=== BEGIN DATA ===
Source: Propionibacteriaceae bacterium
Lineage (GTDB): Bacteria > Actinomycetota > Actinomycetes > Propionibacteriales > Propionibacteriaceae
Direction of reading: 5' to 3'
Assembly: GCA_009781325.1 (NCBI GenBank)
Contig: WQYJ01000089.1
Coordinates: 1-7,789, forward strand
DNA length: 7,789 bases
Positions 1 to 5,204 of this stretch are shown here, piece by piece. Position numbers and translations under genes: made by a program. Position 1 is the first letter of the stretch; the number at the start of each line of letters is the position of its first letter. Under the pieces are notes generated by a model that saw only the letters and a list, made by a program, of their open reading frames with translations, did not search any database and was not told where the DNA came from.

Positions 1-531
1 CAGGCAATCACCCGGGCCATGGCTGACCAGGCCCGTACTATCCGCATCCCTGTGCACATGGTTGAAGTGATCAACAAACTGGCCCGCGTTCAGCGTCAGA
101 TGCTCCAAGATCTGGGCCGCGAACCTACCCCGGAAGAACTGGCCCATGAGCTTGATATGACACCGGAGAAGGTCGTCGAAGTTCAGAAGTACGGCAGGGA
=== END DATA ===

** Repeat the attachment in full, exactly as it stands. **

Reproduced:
Source: Propionibacteriaceae bacterium
Lineage (GTDB): Bacteria > Actinomycetota > Actinomycetes > Propionibacteriales > Propionibacteriaceae
Direction of reading: 5' to 3'
Assembly: GCA_009781325.1 (NCBI GenBank)
Contig: WQYJ01000089.1
Coordinates: 1-7,789, forward strand
DNA length: 7,789 bases
Positions 1 to 5,204 of this stretch are shown here, piece by piece. Position numbers and translations under genes: made by a program. Position 1 is the first letter of the stretch; the number at the start of each line of letters is the position of its first letter. Under the pieces are notes generated by a model that saw only the letters and a list, made by a program, of their open reading frames with translations, did not search any database and was not told where the DNA came from.

Positions 1-531
1 CAGGCAATCACCCGGGCCATGGCTGACCAGGCCCGTACTATCCGCATCCCTGTGCACATGGTTGAAGTGATCAACAAACTGGCCCGCGTTCAGCGTCAGA
101 TGCTCCAAGATCTGGGCCGCGAACCTACCCCGGAAGAACTGGCCCATGAGCTTGATATGACACCGGAGAAGGTCGTCGAAGTTCAGAAGTACGGCAGGGA